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Republicans Vote To Repeal Obama-Backed Bill That Would Destroy Asteroid Headed For Earth

House Republicans say the bill, which was passed to stop the giant asteroid from hitting Earth, is 'big government at its worst.'
House Republicans say the bill, which was passed to stop the giant asteroid from hitting Earth, is 'big government at its worst.'

WASHINGTON—In a strong rebuke of President Obama and his domestic agenda, all 242 House Republicans voted Wednesday to repeal the Asteroid Destruction and American Preservation Act, which was signed into law last year to destroy the immense asteroid currently hurtling toward Earth.

The $440 billion legislation, which would send a dozen high-thrust plasma impactor probes to shatter the massive asteroid before it strikes the planet, would affect more than 300 million Americans and is strongly opposed by the GOP.

"The voters sent us to Washington to stand up for individual liberty, not big government," Rep. Steve King (R-IA) said at a press conference. "Obama's plan would take away citizens' fundamental freedoms, forcing each of us into hastily built concrete bunkers and empowering the federal government to ration our access to food, water, and potassium iodide tablets while underground."

"We believe that the decisions of how to deal with the massive asteroid are best left to the individual," King added.

Repealing the act, which opponents have branded 'Obamastroid,' has been the cornerstone of the GOP agenda since the law's passage last August. Throughout the 2010 elections, Republican candidates claimed that the Democrats' plan to smash the space rock and shield citizens from its fragments was "a classic example of the federal government needlessly interfering in the lives of everyday Americans."

"This law is a job killer," said Rep. Virginia Foxx (R-NC), who argued the tax increases required to save the human species from annihilation would impose unbearably high costs on businesses. "If we sit back and do nothing, Obamastroid will result in hundreds of thousands of lost jobs, which we simply can't afford in this economy."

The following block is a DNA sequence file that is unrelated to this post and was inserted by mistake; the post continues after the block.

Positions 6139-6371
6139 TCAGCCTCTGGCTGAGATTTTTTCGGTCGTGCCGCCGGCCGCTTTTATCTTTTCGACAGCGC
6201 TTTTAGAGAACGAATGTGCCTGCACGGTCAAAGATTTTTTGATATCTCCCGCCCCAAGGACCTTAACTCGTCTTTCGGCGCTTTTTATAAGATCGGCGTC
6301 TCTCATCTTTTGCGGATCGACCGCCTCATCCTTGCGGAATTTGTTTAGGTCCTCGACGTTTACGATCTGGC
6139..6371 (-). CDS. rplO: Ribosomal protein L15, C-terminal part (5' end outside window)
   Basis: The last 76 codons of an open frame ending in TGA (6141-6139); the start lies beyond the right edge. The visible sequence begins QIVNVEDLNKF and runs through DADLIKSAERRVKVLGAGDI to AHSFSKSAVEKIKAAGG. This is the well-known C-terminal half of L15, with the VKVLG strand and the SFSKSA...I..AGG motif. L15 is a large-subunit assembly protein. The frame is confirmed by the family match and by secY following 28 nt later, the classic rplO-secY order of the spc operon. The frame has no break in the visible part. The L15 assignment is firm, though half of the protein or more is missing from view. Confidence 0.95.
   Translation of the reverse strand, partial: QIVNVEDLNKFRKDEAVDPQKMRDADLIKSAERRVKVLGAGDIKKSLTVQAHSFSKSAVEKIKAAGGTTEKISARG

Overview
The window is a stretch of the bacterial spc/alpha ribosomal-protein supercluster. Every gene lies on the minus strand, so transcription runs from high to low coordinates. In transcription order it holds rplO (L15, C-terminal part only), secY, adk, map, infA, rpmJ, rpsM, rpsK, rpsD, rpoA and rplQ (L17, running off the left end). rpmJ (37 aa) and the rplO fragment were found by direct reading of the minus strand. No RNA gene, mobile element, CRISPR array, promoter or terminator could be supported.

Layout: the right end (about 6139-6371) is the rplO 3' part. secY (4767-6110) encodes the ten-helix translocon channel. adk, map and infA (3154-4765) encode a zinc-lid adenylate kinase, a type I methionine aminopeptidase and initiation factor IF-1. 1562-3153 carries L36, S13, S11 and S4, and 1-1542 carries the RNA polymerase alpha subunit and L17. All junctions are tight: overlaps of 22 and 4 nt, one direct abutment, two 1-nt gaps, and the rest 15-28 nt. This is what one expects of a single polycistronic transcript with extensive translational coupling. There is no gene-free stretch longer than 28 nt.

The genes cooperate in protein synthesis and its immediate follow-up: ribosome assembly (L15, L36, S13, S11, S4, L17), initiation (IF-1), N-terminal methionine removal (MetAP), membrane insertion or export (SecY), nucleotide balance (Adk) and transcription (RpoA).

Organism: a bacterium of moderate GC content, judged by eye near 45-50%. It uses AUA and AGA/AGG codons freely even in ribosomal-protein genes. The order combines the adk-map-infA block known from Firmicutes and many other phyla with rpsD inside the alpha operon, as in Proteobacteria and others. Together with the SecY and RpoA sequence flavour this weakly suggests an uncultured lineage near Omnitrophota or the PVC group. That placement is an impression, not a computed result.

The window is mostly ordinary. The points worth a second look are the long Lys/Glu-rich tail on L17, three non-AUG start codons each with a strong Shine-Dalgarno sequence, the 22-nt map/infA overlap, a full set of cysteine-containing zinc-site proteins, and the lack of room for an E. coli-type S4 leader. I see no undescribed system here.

"And consider how much money this program will add to our already bloated deficit," Foxx continued. "Is this the legacy we want to leave our children?"

Many GOP members have also criticized the legislation for what they consider pork-barrel spending, claiming the act includes billions in "giveaways" to NASA, nonperishable food manufacturers, and pharmaceutical companies contracted to produce mass volumes of vitamin D supplements in the likely event that dust from the asteroid's impact blots out the sun for a decade.

In an effort to counter Republicans' claims, Democrats have asserted that the long-term benefits of preventing the United States from being incinerated by an explosion several billion times more powerful than the Hiroshima bomb would far outweigh the initial monetary outlay.

In support of their position, Democrats have pointed to estimates from the nonpartisan Congressional Budget Office that show repealing the law could result in a loss of up to $14 trillion in the nation's GDP.

"I will be the first to admit this is not a perfect bill, by any means," said Rep. Elijah Cummings (D-MD), who has argued that the measure does not go far enough in deflecting the ensuing debris that will rain down on Earth once the asteroid has been destroyed. "But it is absolutely a bill that each and every American needs now if we want to move forward as a country."

According to political pundits, the showdown over whether to let the asteroid blast a 150-mile-wide, 20-mile-deep crater in the Earth's crust represents a potential turning point for the nation, and could completely reshape the American political landscape for many centuries to come.

"If efforts to destroy the asteroid are successfully overturned, then there will be major ramifications for both Obama and his Republican opposition, as well as the American populace at large," political scientist Alan Abramowitz said on Face The Nation Sunday. "This could have a huge impact come 2012."

With repeal rhetoric reaching a crescendo, the president used his weekly radio address Saturday to state his case for destroying the one-trillion-ton asteroid before it barrels into Earth at 60,000 miles per hour.

"I am more than willing to work with my Republican colleagues to improve the Asteroid Destruction Act," Obama said. "But let me be clear: Repeal is not an option."

"While I recognize that intelligent minds may disagree on this issue, I believe we have an obligation to prevent our citizens from having their flesh seared off in a global firestorm that transforms our planet into a broiling molten wasteland," Obama added. "I think Americans deserve better."

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